‘The Feeling That the Time for Doing Something Has Passed’ Review: Joanna Arnow Seeks Debasement
“I love that you never do anything for me…it’s like I don’t even exist.”
That’s what Ann, a depressed thirty-something New Yorker, tells her older on-and-off BDSM lover in the first scene of writer-director Joanna Arnow’s “The Feeling That the Time for Doing Something Has Passed,” in which the filmmaker also stars as Ann. Her heroine is an existentially moribund millennial wasting away in an anonymous-feeling corporate job who passes her time with sexual debasement when not quarreling with her nagging Jewish family.
More from IndieWire
Elizabeth Olsen's Advice for Actors New to Marvel: 'Just Give Them One' Movie
This clever and disquieting indie unfolds at a clip somnambulant enough to match its lead’s spiritual stupor, whether she’s spreading her ass for her partners (clients?) or on the phone with her needling mother insisting that, no, she isn’t running out of breath despite trudging up and down the Manhattan streets. (She very much is, and running in place within her life.) Kneejerking viewers might draw a cross between Miranda July mumblecore and Lena Dunham unfilteredness here in terms of Arnow’s willingness to degrade herself on camera, but that’s a comparison the filmmaker would probably be annoyed over and one that elides the movie’s uniquely droll vibe.
Ann is bored of contemporary life, and she’s been sleepwalking through it. She’s been at her sterile corporate gig for “three and a half years,” she claims, to little notice of her employers, who hand her a trophy declaring congratulations for her one-year anniversary. It’s not clear what she does at her desk job, or what it even is, but that matters about as much to us as it does to Ann. There is, at one point, a restructuring and a title change (“clinical media learning e-specialist,” whatever the hell that means), but Ann saves the real adventures of her life for a private parallel sexual universe in which she performs as a “sub” for dominating men. There’s finance guy Allen (Scott Cohen), fuckboy film composer Thomas (Peter Vack), emotionally inaccessible Elliot (Parish Bradley), and, eventually, Chris (Babak Tafti), with whom she may finally approximate something toward love. But how much of a performance is it if Ann is actually pretty into the whole arrangement?
In between seeking derangements, she lives alone in a Brooklyn apartment, eating microwaved meals squeezed out of bags, that’s eventually crashed by her sister (Alysia Reiner), whose life is falling apart. But as with Ann’s trysts, this is but one in a series of vignettes that the screenplay loosely strings together — there’s not so much of a story as a kind of languorous rhythm the movie unfolds to, with long, single takes framed at a distance almost as if Joanna Arnow is surveilling her own self vis-a-vis this character. The editing (which Arnow also does herself) picks up once Ann’s life starts to become too mundane with its routine: go to work, have debasing sex, go to sleep, maybe go to yoga, and repeat.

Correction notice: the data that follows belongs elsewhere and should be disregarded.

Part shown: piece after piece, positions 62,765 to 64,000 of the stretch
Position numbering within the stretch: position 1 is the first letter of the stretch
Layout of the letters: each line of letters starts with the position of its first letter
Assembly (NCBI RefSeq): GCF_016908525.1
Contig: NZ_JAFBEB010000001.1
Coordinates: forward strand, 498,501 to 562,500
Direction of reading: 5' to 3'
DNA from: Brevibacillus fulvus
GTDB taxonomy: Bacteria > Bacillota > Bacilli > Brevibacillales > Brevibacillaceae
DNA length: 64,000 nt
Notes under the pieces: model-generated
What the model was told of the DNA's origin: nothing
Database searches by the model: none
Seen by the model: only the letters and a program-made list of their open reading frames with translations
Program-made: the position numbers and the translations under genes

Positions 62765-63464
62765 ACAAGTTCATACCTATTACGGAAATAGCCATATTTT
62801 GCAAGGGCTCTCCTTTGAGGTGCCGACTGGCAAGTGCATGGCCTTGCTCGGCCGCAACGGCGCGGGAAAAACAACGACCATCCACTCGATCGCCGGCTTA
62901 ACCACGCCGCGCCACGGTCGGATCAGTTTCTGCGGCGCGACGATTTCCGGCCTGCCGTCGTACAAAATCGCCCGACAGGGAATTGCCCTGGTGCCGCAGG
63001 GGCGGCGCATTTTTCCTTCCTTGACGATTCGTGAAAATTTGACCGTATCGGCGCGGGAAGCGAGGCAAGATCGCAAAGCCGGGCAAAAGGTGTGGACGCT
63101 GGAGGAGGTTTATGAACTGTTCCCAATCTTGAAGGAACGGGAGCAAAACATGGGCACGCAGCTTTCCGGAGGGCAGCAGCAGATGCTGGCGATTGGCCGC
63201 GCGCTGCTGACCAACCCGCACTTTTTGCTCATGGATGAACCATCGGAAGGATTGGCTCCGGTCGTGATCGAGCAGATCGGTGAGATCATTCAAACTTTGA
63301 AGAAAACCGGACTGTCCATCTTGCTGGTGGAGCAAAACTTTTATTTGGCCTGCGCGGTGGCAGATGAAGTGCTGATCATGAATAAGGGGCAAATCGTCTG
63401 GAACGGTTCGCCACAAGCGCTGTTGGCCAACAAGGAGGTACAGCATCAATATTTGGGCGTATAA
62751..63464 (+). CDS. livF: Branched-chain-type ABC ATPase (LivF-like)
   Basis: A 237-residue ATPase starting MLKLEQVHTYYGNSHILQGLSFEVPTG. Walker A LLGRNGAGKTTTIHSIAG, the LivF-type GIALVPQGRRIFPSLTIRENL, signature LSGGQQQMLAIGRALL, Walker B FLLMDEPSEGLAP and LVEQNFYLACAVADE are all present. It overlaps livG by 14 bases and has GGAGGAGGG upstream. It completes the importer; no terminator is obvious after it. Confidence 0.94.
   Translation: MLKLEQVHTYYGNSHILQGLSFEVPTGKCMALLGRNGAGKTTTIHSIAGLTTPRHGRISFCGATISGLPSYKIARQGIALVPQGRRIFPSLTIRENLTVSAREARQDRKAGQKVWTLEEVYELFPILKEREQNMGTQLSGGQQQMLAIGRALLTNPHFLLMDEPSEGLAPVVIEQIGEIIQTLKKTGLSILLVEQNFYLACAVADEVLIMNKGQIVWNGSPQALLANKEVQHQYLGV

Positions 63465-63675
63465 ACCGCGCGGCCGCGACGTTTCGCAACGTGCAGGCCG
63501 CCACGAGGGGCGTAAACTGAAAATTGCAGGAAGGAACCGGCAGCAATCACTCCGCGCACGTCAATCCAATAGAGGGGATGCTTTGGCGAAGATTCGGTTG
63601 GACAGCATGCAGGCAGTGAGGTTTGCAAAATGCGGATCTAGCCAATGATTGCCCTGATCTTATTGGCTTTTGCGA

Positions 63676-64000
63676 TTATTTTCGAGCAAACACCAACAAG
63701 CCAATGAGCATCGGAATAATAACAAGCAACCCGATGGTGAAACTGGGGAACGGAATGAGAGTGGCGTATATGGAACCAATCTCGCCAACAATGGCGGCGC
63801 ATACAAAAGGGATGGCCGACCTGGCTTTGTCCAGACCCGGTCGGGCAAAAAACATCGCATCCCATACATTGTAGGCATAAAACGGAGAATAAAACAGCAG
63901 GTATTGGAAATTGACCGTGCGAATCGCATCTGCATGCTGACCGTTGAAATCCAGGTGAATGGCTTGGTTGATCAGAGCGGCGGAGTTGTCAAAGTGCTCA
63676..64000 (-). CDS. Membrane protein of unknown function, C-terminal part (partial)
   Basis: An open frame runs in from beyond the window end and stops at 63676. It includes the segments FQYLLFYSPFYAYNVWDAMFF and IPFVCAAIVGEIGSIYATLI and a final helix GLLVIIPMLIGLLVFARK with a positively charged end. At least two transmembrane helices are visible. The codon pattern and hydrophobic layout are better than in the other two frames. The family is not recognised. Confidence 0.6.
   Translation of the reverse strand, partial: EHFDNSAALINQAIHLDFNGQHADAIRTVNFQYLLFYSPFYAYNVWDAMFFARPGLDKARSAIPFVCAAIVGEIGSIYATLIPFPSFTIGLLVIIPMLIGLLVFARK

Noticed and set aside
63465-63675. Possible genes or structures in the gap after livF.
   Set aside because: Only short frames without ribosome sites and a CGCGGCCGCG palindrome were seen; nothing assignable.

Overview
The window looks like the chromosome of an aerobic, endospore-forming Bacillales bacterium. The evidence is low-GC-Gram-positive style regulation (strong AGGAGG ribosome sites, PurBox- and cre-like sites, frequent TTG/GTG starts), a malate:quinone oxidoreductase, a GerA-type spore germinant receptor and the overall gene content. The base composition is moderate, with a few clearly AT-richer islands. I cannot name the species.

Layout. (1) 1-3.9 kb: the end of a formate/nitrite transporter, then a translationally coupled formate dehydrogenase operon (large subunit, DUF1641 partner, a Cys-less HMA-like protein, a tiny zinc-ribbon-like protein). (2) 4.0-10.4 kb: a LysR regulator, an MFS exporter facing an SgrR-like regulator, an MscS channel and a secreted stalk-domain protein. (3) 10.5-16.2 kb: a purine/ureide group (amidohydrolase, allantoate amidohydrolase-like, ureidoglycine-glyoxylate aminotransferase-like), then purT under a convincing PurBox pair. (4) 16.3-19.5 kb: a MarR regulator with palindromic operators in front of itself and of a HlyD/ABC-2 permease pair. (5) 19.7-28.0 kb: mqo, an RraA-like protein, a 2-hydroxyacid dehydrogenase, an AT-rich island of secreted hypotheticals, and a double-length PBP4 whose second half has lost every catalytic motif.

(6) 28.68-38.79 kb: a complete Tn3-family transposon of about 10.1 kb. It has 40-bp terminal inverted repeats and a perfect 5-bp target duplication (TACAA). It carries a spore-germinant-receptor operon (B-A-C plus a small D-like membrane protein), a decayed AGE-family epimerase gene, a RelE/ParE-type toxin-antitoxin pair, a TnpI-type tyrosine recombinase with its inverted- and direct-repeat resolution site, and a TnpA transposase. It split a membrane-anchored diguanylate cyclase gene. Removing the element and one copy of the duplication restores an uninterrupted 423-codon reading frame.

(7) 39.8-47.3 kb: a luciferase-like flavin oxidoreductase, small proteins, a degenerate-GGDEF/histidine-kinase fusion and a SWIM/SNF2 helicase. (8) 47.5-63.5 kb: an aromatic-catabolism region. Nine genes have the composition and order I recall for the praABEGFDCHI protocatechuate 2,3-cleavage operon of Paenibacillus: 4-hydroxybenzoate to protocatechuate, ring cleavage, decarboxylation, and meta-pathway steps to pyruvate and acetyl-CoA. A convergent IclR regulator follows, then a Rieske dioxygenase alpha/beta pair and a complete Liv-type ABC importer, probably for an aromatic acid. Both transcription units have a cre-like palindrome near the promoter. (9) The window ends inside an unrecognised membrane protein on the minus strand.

Arnow is totally willing to sink herself to the lowest of lows onscreen as when, in one sequence, Elliot turns Ann into a “fuck pig,” dressing her up with ball gag, swine ears, and all, and demands she masturbate on his city rooftop. Some of Ann’s encounters are more interesting than others; Vack is little-used as the composer who, after having enjoyed many blowjobs, tells Ann he’s getting back together with his ex-girlfriend, who doesn’t want him to see other “subs.” Ann briefly bonds with him over her love for the soundtrack to “In the Act of Wishing for Love,” a funny malapropism for “In the Mood for Love” that also might as well be wishful thinking on Ann’s end. That she gets the title to her own favorite movie score wrong suggests Ann is just ever so off-kilter from the world, but also maybe just walks to fuck with it, too.
Among her indie credits, Arnow previously directed the 2013 film “I hate myself :)” about a self-proclaimed nebbish documentary filmmaker during a year in the life of her toxic relationship. That title, when stacked up against “The Feeling That the Time for Doing Something Has Passed,” suggests that Arnow has now learned a little along the way. Ann doesn’t hate herself, she doesn’t ever self-destruct or try to. She’s just going through life.
There is undoubtedly a level of autofiction going on here on Arnow’s part as she uses the mosaic structure of a series of BDSM encounters to interrogate the alienating aspects of millennial life. (One of the film’s relatably hilarious moments that targets a very specific Gen Y angst comes when Ann goes on a family vacation, and her mom is stunned she has to work remotely throughout the trip.) It’s also clear that Arnow wants to present a picture of a woman in a BDSM relationship who has agency and ownership of the situation rather than as a passive participant. “The Feeling That the Time for Doing Something Has Passed” lacks for drama in its portrayal of the quotidian realities of sexual kink, but Arnow’s voice is distinctive, shrewd, and spiky enough to keep it afloat.
“The Feeling That the Time for Doing Something Has Passed” premiered in the Directors’ Fortnight section of the 2023 Cannes Film Festival. It is currently seeking U.S. distribution.
Best of IndieWire
Every IndieWire TV Review from 2020, Ranked by Grade from Best to Worst
Sign up for Indiewire's Newsletter. For the latest news, follow us on Facebook, Twitter, and Instagram.